Gothic Architecture in 19th Century United States.
The United States is commonly referred to as a melting pot of people, ideas, and religion, a place where all can coexist in peace while still practicing their own customs. Along with their traditions immigrants also brought the architectural styles of their homeland, which they promptly put into use once in American soil. The Gothic architecture style was among these. At first, the Gothic architecture style, which carried with it so much an association with the Catholic Church that it had become its own style (Kidson, 108), were not very favored in the North since the population descended from, or belonged to, the group that had fled Europe in search of relief from religious persecution. The style also had disadvantages taking root in the southern parts of the country where the gentry, and therefore the rest of the population, refused it and instead preferred the effect of the classical styles, which represented order, grandeur, and had an air of monumentality about them. At the time, symmetry was one of the most prized elements in the architecture found in the United States. Gothic architecture "was without commitment to symmetry or level skylines, so it could be as broken as desired" (Girouard, 226). It was not until porticoes, columns, and other classical elements began to symbolize arrogance and oppression that Americans began to look away from the Roman and Greek styles and moved towards the Gothic style and its broken skylines. .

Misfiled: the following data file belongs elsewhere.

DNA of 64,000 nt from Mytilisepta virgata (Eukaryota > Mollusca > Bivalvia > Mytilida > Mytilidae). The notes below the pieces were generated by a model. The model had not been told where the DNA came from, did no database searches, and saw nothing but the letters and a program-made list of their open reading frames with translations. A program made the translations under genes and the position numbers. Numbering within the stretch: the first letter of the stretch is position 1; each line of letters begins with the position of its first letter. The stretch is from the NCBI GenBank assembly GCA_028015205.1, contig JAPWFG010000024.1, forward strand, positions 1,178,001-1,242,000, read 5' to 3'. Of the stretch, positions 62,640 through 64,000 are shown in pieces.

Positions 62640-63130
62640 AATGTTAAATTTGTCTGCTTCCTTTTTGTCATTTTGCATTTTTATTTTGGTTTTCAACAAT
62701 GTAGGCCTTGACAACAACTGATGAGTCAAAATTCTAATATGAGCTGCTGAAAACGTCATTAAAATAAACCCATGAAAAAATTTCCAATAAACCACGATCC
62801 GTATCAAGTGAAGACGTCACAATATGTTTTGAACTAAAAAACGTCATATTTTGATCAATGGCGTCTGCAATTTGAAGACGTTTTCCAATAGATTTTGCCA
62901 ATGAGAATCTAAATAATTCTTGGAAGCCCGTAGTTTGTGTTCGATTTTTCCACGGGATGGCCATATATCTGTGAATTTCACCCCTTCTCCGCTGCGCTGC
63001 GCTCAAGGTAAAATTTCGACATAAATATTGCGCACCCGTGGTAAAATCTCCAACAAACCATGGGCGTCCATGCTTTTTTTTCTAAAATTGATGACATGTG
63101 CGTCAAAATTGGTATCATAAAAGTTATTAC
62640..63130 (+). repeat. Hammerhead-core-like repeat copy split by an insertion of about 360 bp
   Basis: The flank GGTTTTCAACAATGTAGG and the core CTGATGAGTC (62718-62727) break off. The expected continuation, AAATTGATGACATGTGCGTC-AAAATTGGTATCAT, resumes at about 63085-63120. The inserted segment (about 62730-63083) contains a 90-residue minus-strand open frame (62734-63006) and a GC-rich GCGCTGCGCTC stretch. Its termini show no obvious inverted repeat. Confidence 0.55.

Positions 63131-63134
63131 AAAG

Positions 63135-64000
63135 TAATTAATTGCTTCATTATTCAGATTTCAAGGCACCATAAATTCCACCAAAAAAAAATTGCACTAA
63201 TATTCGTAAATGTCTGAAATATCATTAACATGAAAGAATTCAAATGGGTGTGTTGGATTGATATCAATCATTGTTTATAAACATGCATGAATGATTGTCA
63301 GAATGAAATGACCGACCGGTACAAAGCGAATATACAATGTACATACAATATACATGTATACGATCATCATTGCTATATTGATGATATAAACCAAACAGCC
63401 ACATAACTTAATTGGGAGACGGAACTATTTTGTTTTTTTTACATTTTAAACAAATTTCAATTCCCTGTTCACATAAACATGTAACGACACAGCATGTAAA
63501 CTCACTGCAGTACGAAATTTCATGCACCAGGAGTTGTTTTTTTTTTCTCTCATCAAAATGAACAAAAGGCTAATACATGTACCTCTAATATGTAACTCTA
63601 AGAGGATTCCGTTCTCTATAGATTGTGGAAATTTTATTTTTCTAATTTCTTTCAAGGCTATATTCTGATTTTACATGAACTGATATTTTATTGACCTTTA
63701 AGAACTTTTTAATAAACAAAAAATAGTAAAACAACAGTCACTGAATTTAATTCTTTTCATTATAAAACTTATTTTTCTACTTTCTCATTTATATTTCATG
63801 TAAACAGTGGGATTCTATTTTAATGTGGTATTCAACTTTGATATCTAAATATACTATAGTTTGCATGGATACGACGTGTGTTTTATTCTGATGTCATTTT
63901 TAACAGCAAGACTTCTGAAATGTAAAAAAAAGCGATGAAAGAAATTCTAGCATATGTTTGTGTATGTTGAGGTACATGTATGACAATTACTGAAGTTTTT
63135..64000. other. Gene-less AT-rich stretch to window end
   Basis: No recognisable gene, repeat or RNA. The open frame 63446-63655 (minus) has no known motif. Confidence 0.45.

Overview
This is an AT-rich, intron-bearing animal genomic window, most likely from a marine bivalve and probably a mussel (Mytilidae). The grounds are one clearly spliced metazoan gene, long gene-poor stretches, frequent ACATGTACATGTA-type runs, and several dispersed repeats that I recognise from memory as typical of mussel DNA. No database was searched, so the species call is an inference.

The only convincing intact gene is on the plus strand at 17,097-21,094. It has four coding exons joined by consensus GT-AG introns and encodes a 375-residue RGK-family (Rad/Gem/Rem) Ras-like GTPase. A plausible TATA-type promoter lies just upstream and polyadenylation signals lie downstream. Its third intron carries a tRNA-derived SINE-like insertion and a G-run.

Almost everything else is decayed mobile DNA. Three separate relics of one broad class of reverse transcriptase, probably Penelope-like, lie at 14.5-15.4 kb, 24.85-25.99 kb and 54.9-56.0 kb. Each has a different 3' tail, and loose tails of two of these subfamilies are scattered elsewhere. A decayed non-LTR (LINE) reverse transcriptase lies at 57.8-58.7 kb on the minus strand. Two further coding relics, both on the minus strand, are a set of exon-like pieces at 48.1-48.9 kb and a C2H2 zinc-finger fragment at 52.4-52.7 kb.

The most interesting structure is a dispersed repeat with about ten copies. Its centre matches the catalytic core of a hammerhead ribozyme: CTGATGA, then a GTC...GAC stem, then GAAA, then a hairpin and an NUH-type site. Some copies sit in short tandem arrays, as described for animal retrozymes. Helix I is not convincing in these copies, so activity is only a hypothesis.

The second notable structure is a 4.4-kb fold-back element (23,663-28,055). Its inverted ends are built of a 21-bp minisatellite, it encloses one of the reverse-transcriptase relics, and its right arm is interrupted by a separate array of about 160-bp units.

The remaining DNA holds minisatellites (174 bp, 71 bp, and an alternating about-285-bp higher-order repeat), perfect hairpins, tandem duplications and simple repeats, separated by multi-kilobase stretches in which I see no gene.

If settler's experiences in Europe first hindered Gothic Architecture, it proved to be its ally later on. When Europeans fled their motherland they did not seek to become Americans, they merely sought freedom to practice their religions, and therefore still thought of themselves as Europeans. With this frame of mind, they brought along with them everything they knew about institutions in their homelands, such as government, law, marriage, and architecture.